President Bartlet of The West Wing, as played by Martin Sheen.
As Barack Obama continues to frustrate many of his most ardent supporters, liberals have found themselves casting about of late for a modern-day champion—a new FDR, or Teddy Kennedy, or—dare I say it?—Josiah Bartlet.
Quick-witted, media-savvy, and unapologetically liberal (check out his evisceration of an Ann Coulter look-alike radio show host here), The West Wing's President Josiah ("Jed") Bartlet provided diehards an alternate reality from the nightmare of the Bush administration. Since it first aired in 1999—wrapping up in 2006—the show has spawned a cottage industry of fan sites and message boards.
But nowhere does the spirit of The West Wing live on like Twitter, where enthusiasts role-play under the names of their favorite characters, including the chief of staff, White House counsel, Chairman of the Joint Chiefs, and even the press secretary's goldfish. And as on screen, none holds a candle to the snark and sheer force of the POTUS character himself.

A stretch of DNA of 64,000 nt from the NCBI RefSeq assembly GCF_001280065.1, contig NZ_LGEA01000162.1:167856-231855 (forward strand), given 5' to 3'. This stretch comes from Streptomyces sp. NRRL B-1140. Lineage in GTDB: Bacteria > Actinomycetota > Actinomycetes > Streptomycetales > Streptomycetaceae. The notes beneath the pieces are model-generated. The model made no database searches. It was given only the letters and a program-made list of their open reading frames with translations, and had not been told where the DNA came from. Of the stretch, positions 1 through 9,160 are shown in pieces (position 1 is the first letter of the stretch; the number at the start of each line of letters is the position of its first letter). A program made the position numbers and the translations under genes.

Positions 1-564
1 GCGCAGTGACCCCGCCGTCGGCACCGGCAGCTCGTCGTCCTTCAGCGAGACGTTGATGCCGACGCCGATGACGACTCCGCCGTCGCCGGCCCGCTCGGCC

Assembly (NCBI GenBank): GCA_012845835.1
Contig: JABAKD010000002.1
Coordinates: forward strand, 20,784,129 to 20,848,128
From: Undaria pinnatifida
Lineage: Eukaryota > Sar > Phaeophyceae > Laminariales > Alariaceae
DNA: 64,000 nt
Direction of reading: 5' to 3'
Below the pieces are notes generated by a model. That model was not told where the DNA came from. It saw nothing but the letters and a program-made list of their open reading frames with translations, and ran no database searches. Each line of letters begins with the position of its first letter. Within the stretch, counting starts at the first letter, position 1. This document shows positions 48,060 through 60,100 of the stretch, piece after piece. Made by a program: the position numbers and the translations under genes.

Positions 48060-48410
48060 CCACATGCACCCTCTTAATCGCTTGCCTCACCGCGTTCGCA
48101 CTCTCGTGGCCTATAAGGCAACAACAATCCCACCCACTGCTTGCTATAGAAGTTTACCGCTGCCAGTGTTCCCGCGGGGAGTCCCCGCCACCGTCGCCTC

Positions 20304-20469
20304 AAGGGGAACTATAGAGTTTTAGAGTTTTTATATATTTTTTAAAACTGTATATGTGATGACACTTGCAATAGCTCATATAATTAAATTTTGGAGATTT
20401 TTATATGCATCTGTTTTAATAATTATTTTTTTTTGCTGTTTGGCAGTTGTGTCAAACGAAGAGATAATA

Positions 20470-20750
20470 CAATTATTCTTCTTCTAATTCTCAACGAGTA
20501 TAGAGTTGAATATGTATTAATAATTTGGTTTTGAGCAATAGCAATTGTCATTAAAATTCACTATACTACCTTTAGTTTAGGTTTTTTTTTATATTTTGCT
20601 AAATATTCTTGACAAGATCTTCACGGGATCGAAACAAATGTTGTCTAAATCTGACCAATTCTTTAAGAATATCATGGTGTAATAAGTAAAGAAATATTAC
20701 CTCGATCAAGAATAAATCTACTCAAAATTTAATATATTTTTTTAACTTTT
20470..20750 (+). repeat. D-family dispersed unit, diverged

The creation of a self-described "struggling writer who was having trouble writing in character" in his late 20s, @Pres_Bartlet has racked up 23,000 followers in its 15-month, 12,000-tweet existence. Besides serving as a go-to source for timely West Wing references, @Pres_Bartlet has emerged as an internet cult figure, above all, for saying what liberals wish their real-life president would say.
Take his response to President Obama's December 2010 deal with the GOP to extend the Bush tax cuts for the wealthy, in which the president decried Republican negotiators as hostage takers: "I'm not an expert or anything, but I'm pretty sure when someone holds people hostage and demands a jet, you don't give them the damn jet." That tweet caught the attention of one follower, Rachel Maddow, who cited it approvingly on her show a couple nights later.
Despite his often biting criticism of the president, the twentysomething behind the tweets—who remains anonymous to, you know, preserve the mystique—has a lot of sympathy for the Oval Office's current occupant. When I asked him over Gchat whether his shtick was borne out of frustration with Obama, he replied, "Actually, no. I think that some of the more popular tweets have come from that feeling, but that wasn't how it was born. Being POTUS is a hard job."